My baking obsession has been once again been roused and it is due to these two phenomenal ladies. The siren’s call to the oven first began about two weeks ago with an article in the LA Times Food. Nancy Silverton, one of LA’s restaurant matriarchs, shared her focaccia insights with one and all.
LA’s bread master wasn’t inspired by pans of focaccia until a few years ago when she experienced the Italian bread in its motherland. Aroused and determined to recreate the love she found in Italy, Nancy did a little culinary PI work in the kitchens of Italy. She came home with magic and began to add to Mozza’s already potent arsenal.
There are those who would sever a pinky to learn some of Nancy’s secrets. Nearly every dough-based item coming out of Mozza leaves the uninitiated with their jaws dropped. Hell, even after having the pizzas dozens of times, ours still get a little slack-jawed, at least until we can get another bite. Now, Nancy was saving the digits, and sharing that which she knew with all who wanted to listen.
With the baking mojo beginning to flow through my veins, I stumbled upon my second breath of baking brilliance at IACP in Austin this past weekend. Saturday afternoon Diane and I were presenting a seminar on photography, so we were attending IACP with that more on our minds then actually learning from the other seminars.
We arrived only in time for the final two days due to a heavy workload at home and we still had our seminar to polish. The few other seminars we were able to sit in on were fun and led by brilliant people, but our minds were a bit distracted. Until Saturday morning.
We sneaked into The Science of Baking seminar a little late, grabbing a couple chairs in the back. There was this cute, plump Southern grandma getting all giddy about flour up on stage. I liked her.
At first, listening to Shirley was more entertaining than anything. This darling Southern-drawling grandma, all excited waving her arms around to describe the flaky texture of pie crust. And occasionally making fun of her husband’s lack of kitchen savvy. She was absolutely adorable.
The more she talked, the more it became evident, this woman was f*&!-ing brilliant. She had gone through this “puff pastry phase”, making puff pastry for months on end. She came up with a technique of brushing the puff pastry with ice water in between turns. This did accomplished several things: it kept the dough chilled-allowing it to be turned repeatedly instead of having to be chilled between turns, it made the dough easier to work, and it added additional layers of water to the dough, giving more steam (and more puff) to the dough when baking. F*%!-ing brilliant!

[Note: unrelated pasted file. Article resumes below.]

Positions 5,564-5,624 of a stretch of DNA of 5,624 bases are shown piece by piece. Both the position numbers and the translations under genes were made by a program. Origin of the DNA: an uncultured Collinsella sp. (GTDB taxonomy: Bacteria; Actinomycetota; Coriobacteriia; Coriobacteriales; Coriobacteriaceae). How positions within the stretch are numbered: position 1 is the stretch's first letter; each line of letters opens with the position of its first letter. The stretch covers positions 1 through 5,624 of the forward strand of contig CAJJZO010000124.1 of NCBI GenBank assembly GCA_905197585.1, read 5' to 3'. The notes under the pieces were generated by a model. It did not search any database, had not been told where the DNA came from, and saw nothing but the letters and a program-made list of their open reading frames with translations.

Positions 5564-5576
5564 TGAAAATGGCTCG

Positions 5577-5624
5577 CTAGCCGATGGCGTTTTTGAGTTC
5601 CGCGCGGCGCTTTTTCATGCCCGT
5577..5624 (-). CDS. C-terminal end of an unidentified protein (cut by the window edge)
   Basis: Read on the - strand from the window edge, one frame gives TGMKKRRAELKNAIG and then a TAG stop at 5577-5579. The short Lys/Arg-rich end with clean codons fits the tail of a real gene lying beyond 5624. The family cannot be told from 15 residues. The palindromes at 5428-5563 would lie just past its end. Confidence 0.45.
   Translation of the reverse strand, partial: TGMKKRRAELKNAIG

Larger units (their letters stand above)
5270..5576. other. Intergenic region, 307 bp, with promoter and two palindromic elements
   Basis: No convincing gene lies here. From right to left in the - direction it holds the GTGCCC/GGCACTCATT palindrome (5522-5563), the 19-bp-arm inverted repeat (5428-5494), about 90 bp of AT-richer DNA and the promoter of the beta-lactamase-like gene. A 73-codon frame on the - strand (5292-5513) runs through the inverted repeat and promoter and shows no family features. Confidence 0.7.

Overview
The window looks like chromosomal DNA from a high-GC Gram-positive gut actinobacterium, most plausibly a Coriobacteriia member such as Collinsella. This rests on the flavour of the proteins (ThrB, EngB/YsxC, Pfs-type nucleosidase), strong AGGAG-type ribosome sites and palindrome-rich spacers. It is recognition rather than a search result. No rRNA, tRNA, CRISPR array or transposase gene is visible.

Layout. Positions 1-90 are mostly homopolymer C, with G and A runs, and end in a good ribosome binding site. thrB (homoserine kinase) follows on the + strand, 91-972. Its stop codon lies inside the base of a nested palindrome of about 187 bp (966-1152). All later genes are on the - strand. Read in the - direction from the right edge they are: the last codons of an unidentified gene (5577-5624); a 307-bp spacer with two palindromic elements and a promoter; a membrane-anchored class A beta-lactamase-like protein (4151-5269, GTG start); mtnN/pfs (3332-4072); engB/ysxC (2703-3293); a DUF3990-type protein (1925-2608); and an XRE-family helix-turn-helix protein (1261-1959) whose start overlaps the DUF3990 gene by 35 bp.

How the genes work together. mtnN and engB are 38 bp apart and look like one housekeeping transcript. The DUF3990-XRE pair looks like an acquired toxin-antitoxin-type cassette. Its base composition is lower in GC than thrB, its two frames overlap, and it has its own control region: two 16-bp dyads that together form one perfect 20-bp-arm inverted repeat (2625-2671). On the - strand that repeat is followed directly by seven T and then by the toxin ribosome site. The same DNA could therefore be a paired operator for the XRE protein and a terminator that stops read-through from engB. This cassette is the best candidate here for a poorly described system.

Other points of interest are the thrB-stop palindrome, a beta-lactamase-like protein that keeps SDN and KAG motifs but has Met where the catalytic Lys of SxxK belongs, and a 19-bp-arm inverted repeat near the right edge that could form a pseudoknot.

Listening to Shirley, in her excitement and wisdom unleashed my baking fervor. Give me some butter, flour, and eggs and get me to a kitchen now! Even the 20 year baking CIA veteran who was “assisting” Shirley was blown away by her insights. I want this woman to be my 3rd grandma!
I can’t wait to get my hands on Shirley’s book, BakeWise. It is on order and awaiting delivery. These two brilliant women, Nancy and Shirley, through their generosity and pure culinary savvy have re-light a fire in this baking boy’s heart.
Here’s a little derivative off of Nancy’s focaccia recipe. I’ve taken our household staple bread dough, the Five-Minutes-A-Day basic dough, then used Nancy’s advice of a baking in a cake pan generously coated with olive oil. Top everything with pork belly, cipollini onions, cherry tomatoes, and some fresh chopped rosemary pressed into the dough. A little sea salt, fresh cracked pepper, and a touch more olive oil. Momma mia!
Yield: Nine 3" Focaccia Slices
Total Time: 5 hours (mostly proofing time)
The dough keeps easily for a week or so. It will start to develop a little sourdough flavor the longer it sits, but the texture starts to change a bit over time, so you don't want to store it too long in the fridge. If you don't have cipollini onions, substitute some thickly sliced sweet onions or shallots instead. Thick bacon will work instead of the pork belly, you just won't have as much control over the thickness of the pork. Depending on the thickness of your bacon, you probably won't need to render the bacon beforehand. Just cut it and push the uncooked bacon into the dough. It is much easier to make the dough using weigh rather than volume. After I started baking this way, life in the kitchen became easier, faster, and more accurate.